• Anonymous non-Pilot says:

      The helicoptor, like your car, has a limited number of miles that it can fly before it has to be refuelled.

      I would guess there are problems with the Cuba route, either because of flights originating in the US to Cuba, or the distance from the last refuelling point in Cuba to the nearest landing point in the Cayman Islands.

      A safer alternative must be hopping over to the Bahamas, down the Bahamas chain to Turks and Caicos and then (through Haitian airspace) to somewhere in the northwest of Jamaica. After that, west across Jamaica to Montego Bay, then onto Cayman Brac and then Grand Cayman.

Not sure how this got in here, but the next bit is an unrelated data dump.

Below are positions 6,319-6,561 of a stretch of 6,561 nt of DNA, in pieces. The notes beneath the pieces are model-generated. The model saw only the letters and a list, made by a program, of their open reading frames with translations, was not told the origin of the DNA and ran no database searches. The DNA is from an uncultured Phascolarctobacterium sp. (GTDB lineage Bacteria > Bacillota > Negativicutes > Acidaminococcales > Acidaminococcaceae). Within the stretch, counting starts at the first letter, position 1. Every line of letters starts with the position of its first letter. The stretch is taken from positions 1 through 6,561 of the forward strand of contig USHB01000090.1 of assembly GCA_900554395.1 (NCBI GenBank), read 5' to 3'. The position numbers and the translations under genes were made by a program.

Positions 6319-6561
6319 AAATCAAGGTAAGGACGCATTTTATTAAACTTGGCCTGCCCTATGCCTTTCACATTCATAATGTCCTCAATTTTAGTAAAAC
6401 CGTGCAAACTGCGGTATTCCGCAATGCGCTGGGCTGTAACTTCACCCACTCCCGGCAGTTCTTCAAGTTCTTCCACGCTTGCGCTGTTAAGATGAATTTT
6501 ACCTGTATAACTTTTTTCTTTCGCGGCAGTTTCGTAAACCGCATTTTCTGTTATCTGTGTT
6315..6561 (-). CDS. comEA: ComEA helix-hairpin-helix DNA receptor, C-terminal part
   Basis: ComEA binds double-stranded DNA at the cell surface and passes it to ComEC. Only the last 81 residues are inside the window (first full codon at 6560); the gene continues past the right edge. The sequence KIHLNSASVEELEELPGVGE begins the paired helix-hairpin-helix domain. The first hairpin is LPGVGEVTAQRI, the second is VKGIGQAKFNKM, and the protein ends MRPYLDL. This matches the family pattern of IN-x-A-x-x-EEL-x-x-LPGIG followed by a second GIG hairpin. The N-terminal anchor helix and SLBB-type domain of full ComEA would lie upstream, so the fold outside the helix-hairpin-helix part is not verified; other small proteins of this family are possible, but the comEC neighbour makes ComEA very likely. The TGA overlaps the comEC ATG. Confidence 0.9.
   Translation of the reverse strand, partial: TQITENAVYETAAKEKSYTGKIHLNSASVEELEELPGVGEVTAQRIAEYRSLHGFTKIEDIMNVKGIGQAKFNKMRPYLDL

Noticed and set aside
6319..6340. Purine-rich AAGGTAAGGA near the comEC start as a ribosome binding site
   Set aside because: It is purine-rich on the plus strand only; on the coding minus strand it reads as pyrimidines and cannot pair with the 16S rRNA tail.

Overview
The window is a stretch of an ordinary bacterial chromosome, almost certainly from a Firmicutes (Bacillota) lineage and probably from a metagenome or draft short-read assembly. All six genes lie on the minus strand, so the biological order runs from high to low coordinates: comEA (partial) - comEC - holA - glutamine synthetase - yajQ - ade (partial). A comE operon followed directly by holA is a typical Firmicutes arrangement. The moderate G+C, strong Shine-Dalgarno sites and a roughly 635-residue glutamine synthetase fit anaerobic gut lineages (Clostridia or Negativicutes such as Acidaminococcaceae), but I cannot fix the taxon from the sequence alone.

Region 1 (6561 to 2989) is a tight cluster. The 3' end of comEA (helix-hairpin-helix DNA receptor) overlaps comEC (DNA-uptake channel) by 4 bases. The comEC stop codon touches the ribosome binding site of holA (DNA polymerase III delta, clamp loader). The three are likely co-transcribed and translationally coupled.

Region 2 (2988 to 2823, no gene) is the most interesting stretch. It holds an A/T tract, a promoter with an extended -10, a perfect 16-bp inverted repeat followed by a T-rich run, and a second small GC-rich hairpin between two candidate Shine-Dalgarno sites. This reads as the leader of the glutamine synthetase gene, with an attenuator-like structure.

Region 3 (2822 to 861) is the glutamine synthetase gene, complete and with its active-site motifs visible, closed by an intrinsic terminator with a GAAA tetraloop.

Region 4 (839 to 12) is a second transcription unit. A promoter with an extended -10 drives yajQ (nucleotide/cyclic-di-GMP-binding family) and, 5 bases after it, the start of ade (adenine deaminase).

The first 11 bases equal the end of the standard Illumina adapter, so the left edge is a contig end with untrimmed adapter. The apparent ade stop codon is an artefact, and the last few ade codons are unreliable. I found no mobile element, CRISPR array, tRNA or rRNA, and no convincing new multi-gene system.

Does that help your Geography problem?

       

    • Anonymous says:

      I’m just speculating, but the typical flight range of a helicopter is generally less than 500 miles (some are considerably less), so a direct flight from the US to Cayman may not be possible.  Landing a US-originating helicopter flight in Cuba may also be a problem.  Looking at a map, that leaves a series of short hops going east around Cuba, which would indeed include Haiti.

    • Anonymous says:

      Is it possible that the Helicopter will be flown here instead of transported? If so I suppose they could island hop from Florida, to the Bahamas, Haiti, and thence Jamaica, before landing in Cayman. Is that possible? I thought there was some issue about using the helicopter over water, but maybe that applies only after it gets here? Just a guess but that would be a way of inimising the distance from land at any one time.